Posted on: October 25, 2012 Uncategorized

What exactly is a “squeeze page”?

Funny sounding term, I know.  But a squeeze page is serious business.  If you sell products or services directly through your website, a squeeze page could make a huge improvement in sales.

A squeeze page is a web page that asks visitors to “opt-in” to some kind of list before they can proceed with the navigation of your website.  Typically, it presents the visitor with a short form to fill out on-screen in order to subscribe to something – a free newsletter by e-mail, for example.

OK, so what’s the point?  That by giving away free newsletters by e-mail, you look like a nice guy?

Looking like a nice guy never hurts.  But this is about maintaining contact.

Very few visitors to your website will make a decision to buy something the first time they come.  They might look around and gather information, but most people will buy on a subsequent visit, after they’ve had time to make a decision.

You might worry they’ll never come back.  Maybe one of your competitors will win them over in the meantime.

That’s where a squeeze page comes in handy.

When a visitor transmits their contact information to you via squeeze page, you immediately have a way to stay top-of-mind.  You can then tailor marketing materials to “touch” that prospect again in the not-too-distant future, reminding them of your existence and why they need your products or services.  That person is no longer completely anonymous and “lost” – they are still a potential client or customer.

But a squeeze page isn’t something you want popping up every time someone comes to your home page.  Sometimes a visitor to your website simply wants quick information, like your phone number, and doesn’t want the hassle of filling out a form before he can get what he’s looking for.  You could frustrate even your current clients that way.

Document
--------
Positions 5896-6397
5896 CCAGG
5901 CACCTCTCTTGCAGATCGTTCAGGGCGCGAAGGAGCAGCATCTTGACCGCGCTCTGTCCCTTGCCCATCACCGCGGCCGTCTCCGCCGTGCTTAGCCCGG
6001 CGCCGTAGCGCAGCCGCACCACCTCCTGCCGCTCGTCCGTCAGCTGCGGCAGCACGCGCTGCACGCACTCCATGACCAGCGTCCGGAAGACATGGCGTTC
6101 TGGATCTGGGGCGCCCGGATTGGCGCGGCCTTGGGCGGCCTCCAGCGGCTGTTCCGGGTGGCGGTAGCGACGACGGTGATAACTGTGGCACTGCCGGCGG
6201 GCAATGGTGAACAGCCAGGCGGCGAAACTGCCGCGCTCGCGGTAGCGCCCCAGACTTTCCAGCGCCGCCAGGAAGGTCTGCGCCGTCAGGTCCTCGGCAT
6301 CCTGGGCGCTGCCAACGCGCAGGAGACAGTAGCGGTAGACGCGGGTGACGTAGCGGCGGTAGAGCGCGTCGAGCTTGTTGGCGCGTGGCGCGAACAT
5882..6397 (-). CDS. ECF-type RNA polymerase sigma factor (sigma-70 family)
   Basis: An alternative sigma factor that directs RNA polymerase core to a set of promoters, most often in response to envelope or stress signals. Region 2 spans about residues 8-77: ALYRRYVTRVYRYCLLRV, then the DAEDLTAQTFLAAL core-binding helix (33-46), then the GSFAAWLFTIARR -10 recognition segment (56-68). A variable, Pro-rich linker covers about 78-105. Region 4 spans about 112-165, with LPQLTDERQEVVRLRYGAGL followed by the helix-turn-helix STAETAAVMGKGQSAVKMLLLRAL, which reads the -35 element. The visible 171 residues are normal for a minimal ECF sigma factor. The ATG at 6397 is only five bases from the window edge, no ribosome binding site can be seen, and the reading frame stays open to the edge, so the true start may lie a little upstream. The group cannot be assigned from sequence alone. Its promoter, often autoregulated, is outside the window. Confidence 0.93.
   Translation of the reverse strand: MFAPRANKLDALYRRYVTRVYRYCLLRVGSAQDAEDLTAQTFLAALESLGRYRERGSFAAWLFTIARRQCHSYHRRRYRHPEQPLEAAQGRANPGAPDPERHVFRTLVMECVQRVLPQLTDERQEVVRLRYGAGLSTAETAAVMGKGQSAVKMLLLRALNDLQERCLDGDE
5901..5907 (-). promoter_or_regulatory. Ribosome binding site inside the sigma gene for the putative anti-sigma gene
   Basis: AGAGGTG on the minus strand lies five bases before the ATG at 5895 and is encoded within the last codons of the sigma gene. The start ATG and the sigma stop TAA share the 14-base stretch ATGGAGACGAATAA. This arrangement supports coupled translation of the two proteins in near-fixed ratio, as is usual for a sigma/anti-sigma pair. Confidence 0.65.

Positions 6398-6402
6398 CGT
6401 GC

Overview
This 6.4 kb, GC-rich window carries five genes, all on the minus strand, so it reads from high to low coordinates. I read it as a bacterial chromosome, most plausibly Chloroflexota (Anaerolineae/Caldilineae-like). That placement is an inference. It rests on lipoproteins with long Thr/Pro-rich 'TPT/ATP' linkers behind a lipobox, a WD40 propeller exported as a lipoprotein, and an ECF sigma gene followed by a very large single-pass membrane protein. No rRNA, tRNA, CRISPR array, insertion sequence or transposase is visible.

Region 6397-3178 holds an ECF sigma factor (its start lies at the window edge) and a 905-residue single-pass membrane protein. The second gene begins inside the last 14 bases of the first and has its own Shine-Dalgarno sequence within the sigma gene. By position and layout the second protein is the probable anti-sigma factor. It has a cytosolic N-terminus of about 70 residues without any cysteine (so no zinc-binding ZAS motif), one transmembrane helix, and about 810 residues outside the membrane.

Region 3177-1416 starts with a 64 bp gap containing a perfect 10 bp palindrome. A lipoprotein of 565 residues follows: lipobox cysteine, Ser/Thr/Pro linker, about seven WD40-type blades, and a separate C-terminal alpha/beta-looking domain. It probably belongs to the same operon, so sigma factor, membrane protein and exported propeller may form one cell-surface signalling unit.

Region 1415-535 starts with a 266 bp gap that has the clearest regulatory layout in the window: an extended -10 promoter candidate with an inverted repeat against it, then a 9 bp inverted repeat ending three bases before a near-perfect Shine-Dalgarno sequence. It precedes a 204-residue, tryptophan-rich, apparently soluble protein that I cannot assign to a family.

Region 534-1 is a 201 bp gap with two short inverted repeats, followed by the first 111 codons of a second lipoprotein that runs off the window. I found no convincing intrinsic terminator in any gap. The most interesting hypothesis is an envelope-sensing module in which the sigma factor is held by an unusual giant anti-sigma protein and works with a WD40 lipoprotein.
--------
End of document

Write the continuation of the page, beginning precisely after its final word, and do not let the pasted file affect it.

So how do you use a squeeze page?

A squeeze page is a special destination.  People are directed to it through advertising.

For example, I advertise using Google AdWords.  I have an ad that reads:

Tax Consultants in NJ
New Jersey’s Expert Tax Consultant
Reduce Tax by 62%. Contact Us Now!

Did you notice the web address provided in the ad?

If you wanted to go to my firm’s web site, you would type into your browser:

But we set up a slightly different address for our ad, which includes the term “freecd”, do you see that?

The address leads to our squeeze page.

Someone reading my ad will click the link and be taken directly to my squeeze page.  Once there, they’ll find my friendly offer.  I offer to send them a free CD containing a special report, “How to Legally Slash 62% OFF Your Tax Bill and Keep More of Your Profits FOR FREE”.  In order to get it, they need to fill out a form with their address and other contact information.

The prospect receives genuinely valuable information, and I can continue to stay in touch, sending them marketing materials, tax tips, even a birthday card if they share the date on the form.

But here’s an important thing to remember: never use the squeeze page to sell anything.  It should only be used to prompt visitors to share their information in exchange for something that’s free.  If you break this rule, your conversion rate will drop significantly.

If you sell products or services directly through your firm’s website, try pairing a squeeze page with an advertising campaign.  It’s a smart strategy that allows you to have contact with your prospects while taking some of the chill off of cold-calling.

What valuable item or information will you offer for free on your firm’s squeeze page?

Learn even more about growing and strengthening your practice! Check out my book The Ultimate CPA Practice in the New Economy: 10 Secrets to Attract More Clients, Boost Profits and Live Your Ideal Lifestyle.

Best wishes,


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